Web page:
We’re so close to being out of the woods. People are getting vaccinated and more and more governments are adopting “first doses first.”
All we have to do is to behave ourselves for a few more months.
But we’re not.
Well, some of us are. But many of us aren’t.
People in places with community spread are going on vacation.
They’re ignoring health guidelines.
They’re flouting restrictions.
They’re lobbying political leaders to relax restrictions.
What seems to be missing for so many of these people is the reason for the restrictions.
For people who are not at high risk in terms of this pandemic, the health guidelines and restrictions are not for us. They’re not to keep us safe.
Well, they will help keep us safe, but the vast majority of us healthy people will not die from this.
Rather, the restrictions and guidelines exist so we don’t spread it around. So we don’t kill other people.
But a whole bunch of us seem to be okay with killing other people, either because we can’t conceive of how we could potentially be spreading COVID – especially if we’ve never had symptoms!!! – or because we don’t believe we could be responsible.
Why is this?
The Just World Fallacy
For a couple of years, I’ve been writing about the “just world fallacy,” the fallacious belief that the world is actually fair.
The universe punishes bad behaviour and rewards good behaviour. And anything that disproves this must be explained away. (For example, victim-blaming is a way of explaining why people suffer for no reason in a fair universe.)
One of the things I’ve discovered about it is that it’s not exactly a belief in the objective fairness of the world.
Rather, often it is a belief in the subjective fairness of the world.
People who tacitly believe in a just world don’t quite believe in a just world for everyone. Rather, they believe in a world that is just in favour of them, and their friends and family, or their tribe/in-group.
So the world is fair. But it that fairness bends towards us and ours.
And that’s the prism through which I feel like I can make sense of people being okay with their behaviour potentially resulting in deaths.
It’s All Abstract
Of course, the main reason is that because the pandemic is still an abstraction for most of us.
Approximately 22,000 people have died in Canada in the last year from the coronavirus.
But it’s really easy to reframe that as “only 22,000 people” because I don’t know these people.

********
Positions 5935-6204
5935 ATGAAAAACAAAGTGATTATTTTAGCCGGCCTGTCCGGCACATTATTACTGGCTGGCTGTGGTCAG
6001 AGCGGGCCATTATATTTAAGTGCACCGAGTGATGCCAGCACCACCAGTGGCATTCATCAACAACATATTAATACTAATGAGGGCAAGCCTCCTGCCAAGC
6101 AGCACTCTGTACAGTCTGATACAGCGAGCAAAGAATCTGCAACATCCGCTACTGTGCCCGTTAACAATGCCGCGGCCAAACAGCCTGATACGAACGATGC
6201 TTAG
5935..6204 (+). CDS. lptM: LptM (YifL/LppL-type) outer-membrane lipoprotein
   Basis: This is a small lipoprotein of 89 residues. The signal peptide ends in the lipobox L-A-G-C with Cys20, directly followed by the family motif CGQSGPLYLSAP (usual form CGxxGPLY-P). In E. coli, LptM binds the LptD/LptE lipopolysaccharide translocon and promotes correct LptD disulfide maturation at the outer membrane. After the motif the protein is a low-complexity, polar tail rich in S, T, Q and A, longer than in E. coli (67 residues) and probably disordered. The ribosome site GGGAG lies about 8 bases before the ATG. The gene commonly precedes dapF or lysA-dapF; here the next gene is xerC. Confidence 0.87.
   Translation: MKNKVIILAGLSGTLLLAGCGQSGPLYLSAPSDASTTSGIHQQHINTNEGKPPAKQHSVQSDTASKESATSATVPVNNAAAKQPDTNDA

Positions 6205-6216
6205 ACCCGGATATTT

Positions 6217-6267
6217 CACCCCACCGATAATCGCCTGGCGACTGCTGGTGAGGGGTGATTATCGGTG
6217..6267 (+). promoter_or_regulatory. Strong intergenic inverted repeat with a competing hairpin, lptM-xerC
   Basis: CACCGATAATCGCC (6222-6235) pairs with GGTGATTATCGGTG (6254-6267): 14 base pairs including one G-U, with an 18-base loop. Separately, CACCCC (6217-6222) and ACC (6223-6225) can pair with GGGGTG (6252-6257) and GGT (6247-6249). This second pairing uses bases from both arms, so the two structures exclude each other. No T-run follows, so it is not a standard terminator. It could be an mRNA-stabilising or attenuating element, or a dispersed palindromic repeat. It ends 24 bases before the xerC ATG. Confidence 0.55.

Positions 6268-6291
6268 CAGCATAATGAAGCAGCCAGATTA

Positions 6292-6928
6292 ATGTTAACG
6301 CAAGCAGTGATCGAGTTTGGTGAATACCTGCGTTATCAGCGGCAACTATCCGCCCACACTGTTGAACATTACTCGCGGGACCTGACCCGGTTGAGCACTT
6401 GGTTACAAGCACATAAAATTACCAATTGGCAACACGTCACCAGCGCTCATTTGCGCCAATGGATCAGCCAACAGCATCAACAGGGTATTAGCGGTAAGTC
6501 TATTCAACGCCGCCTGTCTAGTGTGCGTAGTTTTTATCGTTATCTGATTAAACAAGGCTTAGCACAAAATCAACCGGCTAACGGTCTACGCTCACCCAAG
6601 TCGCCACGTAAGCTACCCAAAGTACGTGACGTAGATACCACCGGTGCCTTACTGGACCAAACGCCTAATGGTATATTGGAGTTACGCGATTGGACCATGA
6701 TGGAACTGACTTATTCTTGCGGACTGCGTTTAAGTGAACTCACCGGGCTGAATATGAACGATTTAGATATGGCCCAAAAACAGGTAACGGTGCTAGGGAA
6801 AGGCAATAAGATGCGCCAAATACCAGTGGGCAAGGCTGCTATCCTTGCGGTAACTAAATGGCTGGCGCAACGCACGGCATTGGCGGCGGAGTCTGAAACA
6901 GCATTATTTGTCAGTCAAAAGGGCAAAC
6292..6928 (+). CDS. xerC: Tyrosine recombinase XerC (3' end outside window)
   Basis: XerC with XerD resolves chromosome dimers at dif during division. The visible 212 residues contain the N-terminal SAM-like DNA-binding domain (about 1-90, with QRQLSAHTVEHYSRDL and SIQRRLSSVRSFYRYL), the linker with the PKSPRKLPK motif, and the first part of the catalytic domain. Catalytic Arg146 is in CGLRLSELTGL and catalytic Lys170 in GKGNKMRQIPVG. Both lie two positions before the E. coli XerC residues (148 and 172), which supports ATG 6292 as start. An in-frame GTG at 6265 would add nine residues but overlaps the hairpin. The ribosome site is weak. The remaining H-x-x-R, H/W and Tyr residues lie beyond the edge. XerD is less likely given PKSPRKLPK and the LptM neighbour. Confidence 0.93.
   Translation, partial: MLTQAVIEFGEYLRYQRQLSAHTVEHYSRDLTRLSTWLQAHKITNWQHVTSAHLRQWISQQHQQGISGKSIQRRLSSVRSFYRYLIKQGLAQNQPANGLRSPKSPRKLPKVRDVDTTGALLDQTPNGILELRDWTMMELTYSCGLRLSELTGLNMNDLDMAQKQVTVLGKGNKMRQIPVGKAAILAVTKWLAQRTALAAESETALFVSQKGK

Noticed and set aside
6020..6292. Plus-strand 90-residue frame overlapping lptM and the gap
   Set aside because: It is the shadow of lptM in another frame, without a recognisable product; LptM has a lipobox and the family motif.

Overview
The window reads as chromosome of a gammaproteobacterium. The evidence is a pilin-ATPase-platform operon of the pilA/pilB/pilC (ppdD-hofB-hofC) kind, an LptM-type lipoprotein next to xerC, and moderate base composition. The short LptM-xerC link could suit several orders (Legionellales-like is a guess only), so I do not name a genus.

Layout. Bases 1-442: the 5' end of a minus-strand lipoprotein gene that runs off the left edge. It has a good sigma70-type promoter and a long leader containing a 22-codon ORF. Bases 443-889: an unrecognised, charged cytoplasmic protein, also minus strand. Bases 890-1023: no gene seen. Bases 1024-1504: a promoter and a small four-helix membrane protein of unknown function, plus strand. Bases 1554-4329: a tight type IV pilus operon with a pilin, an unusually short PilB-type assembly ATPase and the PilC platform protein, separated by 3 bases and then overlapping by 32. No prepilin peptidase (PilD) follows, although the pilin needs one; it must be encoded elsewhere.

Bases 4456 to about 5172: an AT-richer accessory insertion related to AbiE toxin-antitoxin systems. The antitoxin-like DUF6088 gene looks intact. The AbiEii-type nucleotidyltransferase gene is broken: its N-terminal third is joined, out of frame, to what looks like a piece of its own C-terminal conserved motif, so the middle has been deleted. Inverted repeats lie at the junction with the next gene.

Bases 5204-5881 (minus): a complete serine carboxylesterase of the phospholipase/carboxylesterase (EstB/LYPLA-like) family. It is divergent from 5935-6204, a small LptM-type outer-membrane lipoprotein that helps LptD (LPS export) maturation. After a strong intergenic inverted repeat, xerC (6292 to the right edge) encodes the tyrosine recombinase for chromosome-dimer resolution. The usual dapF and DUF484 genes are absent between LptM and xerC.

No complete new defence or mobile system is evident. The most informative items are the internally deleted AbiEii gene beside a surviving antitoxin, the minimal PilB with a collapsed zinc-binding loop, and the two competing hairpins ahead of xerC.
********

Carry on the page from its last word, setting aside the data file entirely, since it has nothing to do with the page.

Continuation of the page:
I know one guy who definitely had it (he was tested) but he was asymptomatic, and I know people who know people who had it.
I don’t know anyone who has died.
So it would be really easy to decide that it’s not a big deal.
And it’s really easy to choose to believe that my behaviour cannot possibly contribute to the problem.
But that’s not all of it. The perception of unfairness is a huge part of it.
Masks and Restrictions are Just Unfair
They’re unfair because I didn’t do anything. I didn’t cause this problem and I’m not sick.
When I fail to follow health guidelines, or when I protest or violate or complain about restrictions, this doesn’t actually hurt other people because I am not sick.
I am not the problem. It’s somebody else.
This is where the Just World Fallacy comes in.
I’ve behaved myself. But those other people, who got sick, did something to deserve it.
So why should I have my freedom restricted?
And why should the businesses in my town go out of business?
I’m a good citizen, I care about my community. I don’t want economic problems. And, again, I’m not sick.
We can reframe this as someone else’s problem: a problem of those who are sick and should have known better. Or a problem of governments not doing enough earlier or not doing enough in the right places. We can reframe it as a problem that only affects others because we’re hale and hearty and understand the risk.
Of course, we don’t understand risk. We’re quite bad at understanding risks and the last year provides an absolute ton of evidence for that.
But, millions of deaths later (yes, millions), that’s not why many of us are still behaving badly. Rather, it’s because we think it’s someone else’s problem. And we think that because we think the world is fair, and we haven’t done anything to deserve any of this.